Pediculosis (head lice infestation) has been common among humans for hundreds of years. The first documented case of head lice dates back to prehistory. Over the last 40 years, the number of head lice cases has risen dramatically, making the diagnosis and treatment of pediculosis one of the most common responsibilities in general medical practice.
Head lice (P humanus) are found in almost all countries and climates around the world. They are wingless insects also known as "sucking lice", as opposed to "chewing lice" that are not found on humans.
Lice are small and wingless bugs, varying in size from 1/16" to 1/8" (about the size of a sesame seed). They have three pairs of legs, each ending with a claw-like talus that is specially adapted for grasping the texture and shape of a hair strand.
The average length of an adult louse is 1-2 mm while the female louse is slightly larger in size than the male. They range from white to gray in color. See our pictures of head lice for easier identification. Head lice can turn a slightly brownish rust color immediately after feeding.
Lice feed on blood of human hosts for nourishment. They have small frontal mouthparts with 6 tiny hooks that help foster their attachment to human skin during feeding. When the lice are not feeding, the sucking mouthparts retract back into the head. Head lice feed approximately 5 times in a 24-hour period for 35-45 minutes at each feeding. A louse cannot survive for more than 36 hours without feeding off the human head. If dislodged from the hair shaft and host, eggs die within two weeks.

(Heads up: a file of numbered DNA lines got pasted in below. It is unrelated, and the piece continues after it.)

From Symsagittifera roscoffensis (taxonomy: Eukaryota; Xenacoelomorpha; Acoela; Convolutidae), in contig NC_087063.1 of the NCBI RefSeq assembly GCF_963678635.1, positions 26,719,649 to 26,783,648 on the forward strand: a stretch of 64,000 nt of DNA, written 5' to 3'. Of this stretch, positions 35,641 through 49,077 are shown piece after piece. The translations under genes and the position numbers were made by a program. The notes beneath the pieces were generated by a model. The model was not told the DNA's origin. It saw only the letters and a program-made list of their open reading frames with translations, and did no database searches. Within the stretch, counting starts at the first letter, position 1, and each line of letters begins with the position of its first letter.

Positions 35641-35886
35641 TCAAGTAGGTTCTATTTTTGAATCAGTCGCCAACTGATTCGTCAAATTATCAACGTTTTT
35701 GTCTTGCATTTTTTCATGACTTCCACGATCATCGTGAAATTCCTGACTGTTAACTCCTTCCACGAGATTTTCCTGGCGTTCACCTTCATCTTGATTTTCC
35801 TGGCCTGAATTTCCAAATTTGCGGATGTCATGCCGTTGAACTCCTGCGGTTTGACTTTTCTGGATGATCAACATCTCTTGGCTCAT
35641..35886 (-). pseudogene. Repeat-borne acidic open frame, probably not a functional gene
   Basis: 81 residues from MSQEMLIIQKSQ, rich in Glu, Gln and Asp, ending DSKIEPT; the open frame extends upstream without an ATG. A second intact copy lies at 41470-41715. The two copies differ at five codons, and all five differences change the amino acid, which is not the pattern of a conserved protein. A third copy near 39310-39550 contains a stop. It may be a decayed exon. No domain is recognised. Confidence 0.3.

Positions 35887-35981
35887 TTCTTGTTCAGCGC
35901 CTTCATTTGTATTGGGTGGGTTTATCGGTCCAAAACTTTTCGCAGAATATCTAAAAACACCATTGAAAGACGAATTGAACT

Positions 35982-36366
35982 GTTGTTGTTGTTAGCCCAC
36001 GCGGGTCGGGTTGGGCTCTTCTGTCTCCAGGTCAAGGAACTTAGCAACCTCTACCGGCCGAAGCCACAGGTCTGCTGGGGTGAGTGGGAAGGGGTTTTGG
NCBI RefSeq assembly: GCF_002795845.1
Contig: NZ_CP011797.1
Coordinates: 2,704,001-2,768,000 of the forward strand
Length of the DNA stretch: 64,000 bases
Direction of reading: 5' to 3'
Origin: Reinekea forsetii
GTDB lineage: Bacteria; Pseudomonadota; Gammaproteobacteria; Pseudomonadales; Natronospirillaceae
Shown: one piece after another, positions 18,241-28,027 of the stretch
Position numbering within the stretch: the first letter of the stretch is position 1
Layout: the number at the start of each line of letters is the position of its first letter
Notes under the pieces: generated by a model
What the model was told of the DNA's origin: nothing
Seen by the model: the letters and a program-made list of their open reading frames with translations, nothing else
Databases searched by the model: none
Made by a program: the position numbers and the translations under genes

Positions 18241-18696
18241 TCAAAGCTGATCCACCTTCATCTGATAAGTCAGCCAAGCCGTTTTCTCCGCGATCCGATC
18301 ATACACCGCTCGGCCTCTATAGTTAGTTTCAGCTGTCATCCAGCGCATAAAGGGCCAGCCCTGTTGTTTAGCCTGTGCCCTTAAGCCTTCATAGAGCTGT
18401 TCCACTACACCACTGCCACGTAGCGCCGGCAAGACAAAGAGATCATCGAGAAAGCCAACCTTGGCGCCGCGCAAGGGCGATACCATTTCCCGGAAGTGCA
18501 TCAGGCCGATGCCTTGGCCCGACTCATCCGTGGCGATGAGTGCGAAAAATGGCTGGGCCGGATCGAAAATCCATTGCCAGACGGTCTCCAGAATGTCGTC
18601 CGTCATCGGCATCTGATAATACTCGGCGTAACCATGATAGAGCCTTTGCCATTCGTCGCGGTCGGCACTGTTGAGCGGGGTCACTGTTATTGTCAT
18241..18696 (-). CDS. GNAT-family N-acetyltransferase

The life cycle of head lice lasts about 30-35 days from egg (or nit) to adult. The female louse can lay as many as 10 eggs per day, usually at night. She lays them close to the scalp at the base of the hairline and seems to prefer areas close to the nape of the neck and behind the ears for warmth during incubation.
When laying lice eggs, the female louse secretes an insoluble, cement-like substance to attach the nit to the hair. The incubation of the egg usually lasts between 7 to 10 days. After the egg hatches, the second stage of the life cycle, or the nymph stage, also takes about 7-10 days. The nymph typically molts 3 times before reaching its adult form.
There are a few assumptions made about head lice because people think lice are like other small, crawling insects. Here are a few facts to correct those misconceptions: